NDLS Professor A.J. Bellia Publishes One of Virginia Law Review’s Most Influential Articles

NDLS Professor A.J. Bellia Jr. has been honored by the Virginia Law Review for co-authoring (with George Washington University Law Professor Bradford R. Clark) one of the most influential articles published by the Virginia Law Review in the past 100 years.

Bellia’s article, The Law of Nations as Constitutional Law, 98 Va. L. Rev. 729 (2012), explores the history and role of international law in U.S. courts under the Constitution.

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Associate Justice Samuel Alito Visits NDLS


U.S. Supreme Court Associate Justice Samuel A. Alito Jr. visited Notre Dame Law School April 10 as the Judge James J. Clynes Visiting Chair.

In the afternoon the Justice participated in a fireside chat with NDLS Professor William Kelley, an event that was sponsored by the NDLS Program on Constitutional Structure, the Federalist Society, and the Department of Political Science’s Potenziani Program in Constitutional Studies.

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Two NDLS Grads Accept Supreme Court Clerkships

Megan Dillhoff, University of Notre Dame Law School Grad to Clerk for Supreme Court Justice Samuel A

Shortly after taking the phone call from Associate Justice Samuel A. Alito Jr., Megan Dillhoff became the second NDLS graduate to accept a Supreme Court judicial clerkship for the October 2014 Supreme Court term. Earlier this term, G. Ryan Snyder accepted his clerkship offer from Chief Justice John G. Roberts, Jr.

Ryan and Megan are the third and fourth NDLS grads to be named Supreme Court judicial clerks in the past decade. Last year, according to data reported to the American Bar Association, Notre Dame stood in a tie for 10th place among all U.S. law schools for its rate of placing students in federal judicial clerkships.


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CCHR and Program on Constitutional Structure Advise the Constitutional Court of Ecuador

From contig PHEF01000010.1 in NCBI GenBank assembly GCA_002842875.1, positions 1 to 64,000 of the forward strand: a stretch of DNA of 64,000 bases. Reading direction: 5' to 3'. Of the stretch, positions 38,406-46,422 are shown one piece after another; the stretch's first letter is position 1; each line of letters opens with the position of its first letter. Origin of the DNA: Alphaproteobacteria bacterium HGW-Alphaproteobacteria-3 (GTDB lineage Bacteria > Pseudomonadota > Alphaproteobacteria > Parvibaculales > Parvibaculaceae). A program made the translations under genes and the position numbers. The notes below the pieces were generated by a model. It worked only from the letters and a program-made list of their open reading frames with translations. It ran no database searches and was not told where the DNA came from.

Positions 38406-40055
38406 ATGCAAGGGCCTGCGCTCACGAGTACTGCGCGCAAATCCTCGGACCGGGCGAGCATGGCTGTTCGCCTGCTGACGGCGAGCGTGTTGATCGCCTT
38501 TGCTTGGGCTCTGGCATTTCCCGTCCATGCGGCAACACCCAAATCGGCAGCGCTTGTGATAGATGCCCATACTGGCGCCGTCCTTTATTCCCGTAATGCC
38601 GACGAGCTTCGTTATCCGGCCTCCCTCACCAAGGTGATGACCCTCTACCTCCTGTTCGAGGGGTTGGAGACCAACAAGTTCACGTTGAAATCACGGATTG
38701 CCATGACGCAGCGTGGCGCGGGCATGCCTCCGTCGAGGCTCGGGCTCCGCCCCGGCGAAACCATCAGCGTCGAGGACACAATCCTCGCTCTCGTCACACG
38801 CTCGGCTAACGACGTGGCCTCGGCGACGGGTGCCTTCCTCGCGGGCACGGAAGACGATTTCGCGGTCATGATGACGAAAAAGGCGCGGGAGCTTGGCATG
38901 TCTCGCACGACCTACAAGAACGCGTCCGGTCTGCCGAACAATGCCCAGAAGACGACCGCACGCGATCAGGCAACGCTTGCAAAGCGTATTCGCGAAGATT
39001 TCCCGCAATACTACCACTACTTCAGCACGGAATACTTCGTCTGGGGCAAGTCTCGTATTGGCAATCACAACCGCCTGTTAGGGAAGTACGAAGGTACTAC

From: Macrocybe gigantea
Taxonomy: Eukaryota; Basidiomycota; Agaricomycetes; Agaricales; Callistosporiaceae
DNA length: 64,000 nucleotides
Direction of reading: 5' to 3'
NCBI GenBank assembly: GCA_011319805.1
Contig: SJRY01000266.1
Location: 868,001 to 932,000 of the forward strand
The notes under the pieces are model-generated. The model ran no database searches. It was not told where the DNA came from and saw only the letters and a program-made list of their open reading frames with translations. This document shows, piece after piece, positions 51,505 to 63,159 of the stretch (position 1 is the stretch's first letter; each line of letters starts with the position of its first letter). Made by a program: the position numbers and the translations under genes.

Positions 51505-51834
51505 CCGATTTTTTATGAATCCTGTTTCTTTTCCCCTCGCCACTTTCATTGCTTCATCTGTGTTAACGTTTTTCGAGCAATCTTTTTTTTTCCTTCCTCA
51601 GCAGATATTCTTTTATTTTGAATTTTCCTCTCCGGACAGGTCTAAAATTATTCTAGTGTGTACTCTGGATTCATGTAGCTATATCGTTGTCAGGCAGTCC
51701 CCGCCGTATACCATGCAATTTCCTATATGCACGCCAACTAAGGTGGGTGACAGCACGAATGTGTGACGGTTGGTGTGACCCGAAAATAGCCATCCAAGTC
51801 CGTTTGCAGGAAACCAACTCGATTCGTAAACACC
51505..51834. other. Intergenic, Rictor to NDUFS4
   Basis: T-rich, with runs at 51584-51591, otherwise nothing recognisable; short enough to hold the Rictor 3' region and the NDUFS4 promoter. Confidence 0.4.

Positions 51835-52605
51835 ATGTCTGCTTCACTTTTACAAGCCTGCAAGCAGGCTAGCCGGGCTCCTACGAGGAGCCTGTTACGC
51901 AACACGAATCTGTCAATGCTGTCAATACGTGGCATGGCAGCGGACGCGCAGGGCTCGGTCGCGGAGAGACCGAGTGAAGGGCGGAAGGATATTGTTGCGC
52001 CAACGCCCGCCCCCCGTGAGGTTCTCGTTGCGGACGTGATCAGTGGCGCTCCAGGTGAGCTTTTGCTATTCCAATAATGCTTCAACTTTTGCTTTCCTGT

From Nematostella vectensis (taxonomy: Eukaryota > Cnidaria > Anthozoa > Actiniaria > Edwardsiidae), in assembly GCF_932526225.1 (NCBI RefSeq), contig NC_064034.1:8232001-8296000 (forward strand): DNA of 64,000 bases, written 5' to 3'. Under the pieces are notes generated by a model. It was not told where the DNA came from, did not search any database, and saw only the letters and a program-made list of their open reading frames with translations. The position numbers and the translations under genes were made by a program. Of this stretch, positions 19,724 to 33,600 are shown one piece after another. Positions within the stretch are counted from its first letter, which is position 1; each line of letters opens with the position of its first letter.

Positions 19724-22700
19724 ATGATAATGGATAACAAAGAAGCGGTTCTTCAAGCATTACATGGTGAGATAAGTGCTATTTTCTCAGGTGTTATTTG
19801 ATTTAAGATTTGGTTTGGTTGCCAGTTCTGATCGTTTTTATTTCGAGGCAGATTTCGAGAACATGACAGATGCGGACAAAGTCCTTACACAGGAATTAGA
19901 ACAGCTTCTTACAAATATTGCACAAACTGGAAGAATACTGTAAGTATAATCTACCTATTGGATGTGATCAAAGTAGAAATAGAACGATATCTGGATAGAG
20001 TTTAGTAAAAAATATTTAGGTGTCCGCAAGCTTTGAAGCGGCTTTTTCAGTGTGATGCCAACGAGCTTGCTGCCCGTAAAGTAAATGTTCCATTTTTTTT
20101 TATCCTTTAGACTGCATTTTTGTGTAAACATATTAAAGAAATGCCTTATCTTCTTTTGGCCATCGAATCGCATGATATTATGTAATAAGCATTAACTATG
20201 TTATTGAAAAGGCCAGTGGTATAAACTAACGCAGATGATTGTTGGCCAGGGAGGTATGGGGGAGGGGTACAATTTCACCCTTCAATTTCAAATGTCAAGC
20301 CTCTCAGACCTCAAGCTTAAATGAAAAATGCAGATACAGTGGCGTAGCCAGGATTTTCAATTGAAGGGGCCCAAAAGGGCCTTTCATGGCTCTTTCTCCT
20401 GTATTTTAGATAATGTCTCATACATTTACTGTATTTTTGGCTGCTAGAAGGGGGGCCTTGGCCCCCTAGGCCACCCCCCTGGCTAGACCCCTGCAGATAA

Under the terms of a new agreement between the University of Notre Dame and the Constitutional Court of Ecuador, Professor Paolo Carozza, Director of the Center for Civil and Human Rights (CCHR), and Professor Amy Barrett will conduct an intensive week-long seminar with Ecuadorian justices in Quito later this month.

With the enactment of a new national constitution in 2008, Ecuador’s Constitutional Court has adopted some aspects of a common law model. Professors Carozza and Barrett have been asked to assist the Court by providing a foundation in both the procedural and theoretical aspects of precedent-based law.

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Judge Brett Kavanaugh Gives Keynote Address at 2013 Notre Dame Law Review Symposium

Notre Dame Law Review Students with Judge Kavanaugh

D.C. Circuit Judge Brett M. Kavanaugh gave the keynote address for the 2013 Notre Dame Law Review Symposium on November 1 in the Patrick F. McCartan Courtroom.The Symposium, The Evolution of Theory: Discerning the Catalysts of Constitutional Change, examined the factors of constitutional doctrinal shifts, focusing on the question of whether the evolution of constitutional theory is driven by external pressures—such as economics, politics, culture, and social movements—or by an internal dialectic about constitutional meaning. 

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Leading Scholars Gather at Notre Dame London Law Centre to Share "International Perspectives on Public Law"

On October 18, leading scholars from the United States and United Kingdom gathered at the Notre Dame London Law Centre for a conference addressing “International Perspectives on Public Law.”

The two-day conference, which was sponsored by the London Law Centre and the Notre Dame Program on Constitutional Structure, included wide-ranging discussions of institutional design, constitutional theory, and relationships among the instrumentalities of government.

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